There are always reasons not to get in that workout session. Some of those reasons are weak—“My dog ate my workout glove” or “I can’t find matching socks” or (my personal go-to) “It’s too cold outside.” Others, though, are pretty legitimate. Take allergies or achy joints or any of those common ailments that could really slow us down.
“Common over-the-counter pain medications are going to suppress pain but they also suppress the healing and anti-inflammatory systems in the body,” says Dr. Doni Wilson, a doctor of naturopathic medicine based in New York and Connecticut. “If you use a natural remedy, then you’re only going to turn off the inflammation while turning on the healing. You can actually support the physiology of the body using natural therapies.”
So step away from the medicine cabinet and let us advise you on the natural remedies that could get you back on the go.
Not to be painfully obvious, but it’s probably a good idea to sleep more. That means setting up your life in a way that allows you to get that eight hours in. That might mean sacrificing some of your social engagements, but you’ll enjoy the ones you have left even more when you’re not trying pry your eyelids open.
Dr. Doni also recommends eating small, frequent meals with protein—not carbs—every 2-4 hours. Carbohydrates cause what Dr. Doni calls, a “blood sugar roller coaster,” so you’ll be feeling sluggish again before you know it.
For an immediate fix, drink a cup of yerbe mate tea. It doesn’t contain caffeine (so no jitters, headaches, or upset stomachs) but it has been shown to increase energy. You can find it at health food stores, specialty tea stores, and online.
If someone owes you a favor, ask them for a massage. If not, try some gentle yoga or stretching. “It’s amazing how stretching makes a difference with muscle aches,” Dr. Doni says.
Dr. Doni also suggests taking a multivitamin. “Muscles really need calcium and magnesium to stay feeling good. They are required for the muscle to contract and relax.”
Otherwise, apply a topical treatment made with arnica, which you could find at a health store. Arnica is great for soreness, swelling, and joint pain—just make sure to never apply it to an open wound.
Bromelain—an enzyme extracted from the fruit of a pineapple plant—is an effective anti-inflammatory than can be taken in the form of a pill. The trick, according to Dr. Doni, is to take it an hour before or after you eat so that it works as an anti-inflammatory, and not as a digestive aid.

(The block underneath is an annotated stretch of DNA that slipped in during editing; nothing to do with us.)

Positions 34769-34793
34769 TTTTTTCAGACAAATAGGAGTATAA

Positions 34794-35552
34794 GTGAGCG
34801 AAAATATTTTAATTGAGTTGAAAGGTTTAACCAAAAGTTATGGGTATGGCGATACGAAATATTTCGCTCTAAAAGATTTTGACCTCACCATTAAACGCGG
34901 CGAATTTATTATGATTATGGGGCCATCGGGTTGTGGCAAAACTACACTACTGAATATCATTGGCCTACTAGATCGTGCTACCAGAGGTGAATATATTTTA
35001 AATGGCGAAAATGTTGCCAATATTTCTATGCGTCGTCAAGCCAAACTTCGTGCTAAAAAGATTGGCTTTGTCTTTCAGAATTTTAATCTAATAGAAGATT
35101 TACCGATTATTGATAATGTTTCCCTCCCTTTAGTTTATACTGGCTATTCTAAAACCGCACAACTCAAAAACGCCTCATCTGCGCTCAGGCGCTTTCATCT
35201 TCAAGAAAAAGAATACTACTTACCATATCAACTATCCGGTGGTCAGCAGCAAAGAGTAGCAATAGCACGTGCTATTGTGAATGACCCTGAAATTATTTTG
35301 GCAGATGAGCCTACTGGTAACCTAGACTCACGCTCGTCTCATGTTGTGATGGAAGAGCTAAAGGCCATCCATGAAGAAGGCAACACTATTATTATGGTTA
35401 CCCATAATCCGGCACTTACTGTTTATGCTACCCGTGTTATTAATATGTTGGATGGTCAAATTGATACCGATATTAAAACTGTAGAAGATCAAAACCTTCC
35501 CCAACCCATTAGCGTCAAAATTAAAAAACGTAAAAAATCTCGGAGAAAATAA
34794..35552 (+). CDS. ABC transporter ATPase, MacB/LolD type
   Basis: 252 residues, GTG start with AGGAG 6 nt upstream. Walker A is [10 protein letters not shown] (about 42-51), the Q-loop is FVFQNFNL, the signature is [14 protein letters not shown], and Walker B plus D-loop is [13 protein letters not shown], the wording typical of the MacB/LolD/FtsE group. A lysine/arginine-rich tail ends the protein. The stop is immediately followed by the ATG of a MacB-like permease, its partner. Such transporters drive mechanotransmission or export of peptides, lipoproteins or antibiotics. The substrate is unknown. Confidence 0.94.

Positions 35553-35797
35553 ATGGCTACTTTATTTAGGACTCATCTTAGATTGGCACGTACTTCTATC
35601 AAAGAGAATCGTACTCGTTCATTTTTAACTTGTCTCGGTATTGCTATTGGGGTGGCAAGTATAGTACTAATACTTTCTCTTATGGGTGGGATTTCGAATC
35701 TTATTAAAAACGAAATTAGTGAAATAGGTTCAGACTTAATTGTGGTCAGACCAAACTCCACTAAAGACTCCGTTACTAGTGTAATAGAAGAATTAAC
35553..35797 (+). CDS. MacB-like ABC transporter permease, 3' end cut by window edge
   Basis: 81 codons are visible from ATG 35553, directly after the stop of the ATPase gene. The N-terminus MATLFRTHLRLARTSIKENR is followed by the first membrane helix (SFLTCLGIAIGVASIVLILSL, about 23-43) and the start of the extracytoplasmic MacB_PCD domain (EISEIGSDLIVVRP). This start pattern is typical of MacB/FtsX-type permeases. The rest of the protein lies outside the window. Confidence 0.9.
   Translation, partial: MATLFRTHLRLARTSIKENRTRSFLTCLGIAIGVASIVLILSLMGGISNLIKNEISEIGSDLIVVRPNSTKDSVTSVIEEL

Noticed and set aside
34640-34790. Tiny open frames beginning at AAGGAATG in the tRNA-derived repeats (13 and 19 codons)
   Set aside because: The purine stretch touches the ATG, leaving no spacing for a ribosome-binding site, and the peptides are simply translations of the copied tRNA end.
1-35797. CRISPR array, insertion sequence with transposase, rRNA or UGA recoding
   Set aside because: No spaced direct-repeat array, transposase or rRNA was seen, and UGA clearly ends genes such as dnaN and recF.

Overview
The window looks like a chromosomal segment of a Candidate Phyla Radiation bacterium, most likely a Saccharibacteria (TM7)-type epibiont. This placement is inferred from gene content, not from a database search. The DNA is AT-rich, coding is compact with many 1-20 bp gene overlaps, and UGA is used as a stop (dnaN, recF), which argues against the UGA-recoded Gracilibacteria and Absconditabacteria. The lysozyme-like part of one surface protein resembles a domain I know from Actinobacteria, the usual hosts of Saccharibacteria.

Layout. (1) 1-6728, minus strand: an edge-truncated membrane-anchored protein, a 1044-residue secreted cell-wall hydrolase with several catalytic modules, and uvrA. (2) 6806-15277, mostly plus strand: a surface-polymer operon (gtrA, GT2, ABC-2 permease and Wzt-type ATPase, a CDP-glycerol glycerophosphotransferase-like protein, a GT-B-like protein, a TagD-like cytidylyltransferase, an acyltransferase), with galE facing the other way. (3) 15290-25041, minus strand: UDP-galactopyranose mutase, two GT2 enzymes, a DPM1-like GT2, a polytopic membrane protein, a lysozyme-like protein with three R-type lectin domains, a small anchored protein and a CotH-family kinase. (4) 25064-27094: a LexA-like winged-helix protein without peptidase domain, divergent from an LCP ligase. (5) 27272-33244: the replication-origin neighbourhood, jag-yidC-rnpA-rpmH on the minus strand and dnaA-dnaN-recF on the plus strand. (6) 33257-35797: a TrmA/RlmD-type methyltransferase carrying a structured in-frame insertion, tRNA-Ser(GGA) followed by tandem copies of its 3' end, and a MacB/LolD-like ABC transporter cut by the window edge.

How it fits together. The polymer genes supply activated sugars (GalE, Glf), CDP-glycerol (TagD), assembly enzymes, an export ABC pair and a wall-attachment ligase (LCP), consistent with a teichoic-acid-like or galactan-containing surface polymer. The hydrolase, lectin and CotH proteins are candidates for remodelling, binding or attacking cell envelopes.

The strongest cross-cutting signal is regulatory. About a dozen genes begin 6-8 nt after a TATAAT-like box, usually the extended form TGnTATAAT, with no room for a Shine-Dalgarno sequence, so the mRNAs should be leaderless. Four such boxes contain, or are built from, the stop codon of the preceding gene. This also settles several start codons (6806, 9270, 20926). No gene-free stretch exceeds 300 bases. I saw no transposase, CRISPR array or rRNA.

Try the bromelain here too.
Otherwise, there are supplements like chondroitin and glucosamine, which appear to reduce pain and increase joint mobility. The two are commonly taken together. You can find them at drug stores and health food stores.
What you eat can also be the cause of your achy and stiff joints—even if you think you’re on a healthy diet. “Inflammation from digestion can go straight to joints and muscles,” Dr. Doni says. So try cutting out dairy and gluten. They are both highly-inflammatory.
Try taking an oral probiotic*, the “good” bacteria that lives in the intestine. And yes, you’ll need something stronger than what is in yogurt.
Apply oils with antifungal properties to the affected area. Garlic oil or tea tree oil are normally good options. Tea tree oil, especially, has been said to work as well as pharmaceutical products. And if you’re not into putting garlic-smelling oil on your feet, add a couple of cloves to your food instead.
SEASONAL AFFECTIVE DISORDER
Try St. John’s Wort, an herb commonly used to treat mild depression, tiredness, and anxiety. You can even get it in tea form from nearly any grocery store.
Dr. Doni also recommends getting your cortisol levels and neurotransmitters measured since they are exactly what determine our mood and energy. With this information, doctors can likely find an effective remedy for that winter sluggishness.
Get enough sleep and eat those small meals with protein. According to Dr. Doni, “Those are huge because if we don’t have that, then our daily activities [like exercise] become a stress.”
Whenever you can, take 15 minutes to do something that relaxes you. Take the dog for a walk. Mediate. Drink tea. To each his own.
Neti pots and salt water nasal rinses usually do the job.
Nasalcrom is a nasal spray that keeps allergens from reaching the mast cells, therefore blocking histamines. And it’s non-steroidal so there are no side effects. “It uses nutrients in a local way and prevents the allergy systems,” says Dr. Doni.
Although not as strong, you can try nettle, a natural antihistamine. Dr. Doni says, “You’re not going to get dizzy or sleepy, but it can help reduce symptoms.”
Last piece of advice:
Always talk to your doctor before taking any medicines, natural and otherwise.
*Please keep in mind that any and all supplements—nutrients, herbs, enzymes, or other—should be used with caution. My recommendation is that you seek the care of a naturopathic doctor (with a doctorate degree from a federally-accredited program) and that you have a primary care physician or practitioner whom you can contact to help you with individual dosing and protocols. If you ever experience negative symptoms after taking a product, stop taking it immediately and contact your doctor right away.